The Church of Christ, Congregational Web Site
We suggest that you visit the web site for The Church of Christ, Congregational and tour around it for a while. Then come back and read the review. Feel free to write us with your comments or criticisms at firstname.lastname@example.org.
We suggest that you visit the web site for The Church of Christ, Congregational of Norfolk and check it out. Then come back and read the review. Feel free to write us with your comments or criticisms at email@example.com.
The Church of Christ, Congregational in Norfolk, Connecticut has done an incredible thing in the world of church web design – they have established a web presence! That may not sound like much of an accomplishment but as many as 40% of churches in the United States haven’t invested in a web presence by purchasing a domain name or creating a home page.
The church’s webmaster, a volunteer church member, introduced the site and his plans for it this way…
“Our church had no web presence before this and I decided to try the single free page, set up through WebMedley.com, as a start. I wanted to use this one page to convey a spirit of welcome-- informing and attracting viewers to church activities.... The purpose of the web page is to advertise the church's presence and programs, and to interest people (both members and visitors) in participating.... I like the drawing of the church, but am not satisfied with the very long URL, and the lack of interesting and useful content for visitors and church members. I would like to create a real web site where items useful and interesting to church members and visitors (maybe sermons, newsletters, church history notes, church program and event descriptions, map to the church, photos of church events, etc.) could be stored and accessed.”
The Norfolk Church of Christ is an example of a great beginning step. Through their denomination http://www.ucc.org/ they got free web space and used a template design service called Webmedley http://www.webmedley.net/ to give them an initial professional look. The site, using blocks of blue and gray color, has a bold yet understated design.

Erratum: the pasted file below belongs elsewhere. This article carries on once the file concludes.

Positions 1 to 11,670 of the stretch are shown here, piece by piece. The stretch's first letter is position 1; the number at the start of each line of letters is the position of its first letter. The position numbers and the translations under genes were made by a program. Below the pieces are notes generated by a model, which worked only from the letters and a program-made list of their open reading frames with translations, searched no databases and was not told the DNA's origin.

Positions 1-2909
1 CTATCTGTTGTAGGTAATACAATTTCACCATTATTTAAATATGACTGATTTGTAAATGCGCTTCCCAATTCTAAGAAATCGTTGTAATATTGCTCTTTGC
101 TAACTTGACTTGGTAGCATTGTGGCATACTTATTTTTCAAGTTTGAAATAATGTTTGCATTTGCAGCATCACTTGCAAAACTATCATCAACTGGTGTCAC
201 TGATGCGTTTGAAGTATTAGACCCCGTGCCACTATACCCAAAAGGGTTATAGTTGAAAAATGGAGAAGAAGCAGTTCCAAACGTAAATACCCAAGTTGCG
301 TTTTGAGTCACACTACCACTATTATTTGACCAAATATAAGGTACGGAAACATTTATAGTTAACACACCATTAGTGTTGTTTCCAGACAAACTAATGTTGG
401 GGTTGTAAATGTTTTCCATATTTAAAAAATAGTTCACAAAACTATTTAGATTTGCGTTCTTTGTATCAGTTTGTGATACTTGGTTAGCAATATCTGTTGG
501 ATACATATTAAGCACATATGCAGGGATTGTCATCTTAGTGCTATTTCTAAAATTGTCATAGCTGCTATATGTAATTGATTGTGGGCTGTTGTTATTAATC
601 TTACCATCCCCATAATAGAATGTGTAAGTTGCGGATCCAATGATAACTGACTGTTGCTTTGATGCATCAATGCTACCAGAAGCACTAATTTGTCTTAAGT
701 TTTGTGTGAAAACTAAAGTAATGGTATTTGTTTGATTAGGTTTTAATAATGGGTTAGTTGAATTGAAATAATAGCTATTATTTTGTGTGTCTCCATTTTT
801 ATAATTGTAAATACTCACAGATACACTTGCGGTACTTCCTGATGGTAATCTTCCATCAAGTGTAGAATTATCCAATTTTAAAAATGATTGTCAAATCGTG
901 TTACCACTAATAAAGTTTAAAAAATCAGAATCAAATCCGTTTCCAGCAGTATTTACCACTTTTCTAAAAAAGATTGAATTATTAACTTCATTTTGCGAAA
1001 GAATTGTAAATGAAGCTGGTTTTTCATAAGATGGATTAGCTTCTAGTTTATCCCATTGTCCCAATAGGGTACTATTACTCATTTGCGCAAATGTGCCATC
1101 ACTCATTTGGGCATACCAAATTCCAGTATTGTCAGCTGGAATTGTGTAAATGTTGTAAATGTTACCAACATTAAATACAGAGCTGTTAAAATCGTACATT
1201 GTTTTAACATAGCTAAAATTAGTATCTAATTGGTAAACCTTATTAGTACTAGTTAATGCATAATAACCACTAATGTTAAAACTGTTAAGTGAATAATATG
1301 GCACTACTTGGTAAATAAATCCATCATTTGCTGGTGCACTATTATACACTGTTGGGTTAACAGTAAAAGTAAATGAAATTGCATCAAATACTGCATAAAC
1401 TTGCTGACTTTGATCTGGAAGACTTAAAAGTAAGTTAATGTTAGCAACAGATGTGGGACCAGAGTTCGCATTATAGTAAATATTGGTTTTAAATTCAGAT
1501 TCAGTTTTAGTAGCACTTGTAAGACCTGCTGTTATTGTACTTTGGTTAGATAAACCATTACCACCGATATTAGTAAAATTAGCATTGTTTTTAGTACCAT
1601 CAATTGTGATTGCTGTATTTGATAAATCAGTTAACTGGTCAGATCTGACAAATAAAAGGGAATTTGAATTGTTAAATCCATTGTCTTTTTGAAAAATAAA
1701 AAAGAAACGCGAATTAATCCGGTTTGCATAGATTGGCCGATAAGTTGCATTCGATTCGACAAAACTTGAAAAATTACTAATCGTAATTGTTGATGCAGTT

On this single page site, they provide all of the pertinent information including contact information, mission statement, service times, upcoming activities, and staff information. There are also a few links but that is the extent of the content.
So why review a site with such little content and design? First, we want to show that even a minimal site can be effective. Second, we want to identify that are many things you can do to enhance a basic site by giving just one hour a week to the site, while still continuing a low maintenance web presence.
As mentioned, the Norfolk Church has provided much of the necessary information on their single page. They even did it in an interesting way to give a visitor a feel for the church. Another similar web site also accomplishing this is First Congregational Church of Tulare, CA. Nevertheless, one page makes a rather shallow web site. Unfortunately the church would have to upgrade its package with Webmedley to make some of the basic changes we suggest below.
The easiest way to add depth and interest to a site is to create a secondary level with a bit more content. First create a secondary page template by making a copy of your home page with all the body text deleted. Ideally, your secondary level would have a slightly different look so visitors will visually feel that they are exploring into the site but, again, when faced with time constraints, duplicating the home page design is not a bad thing.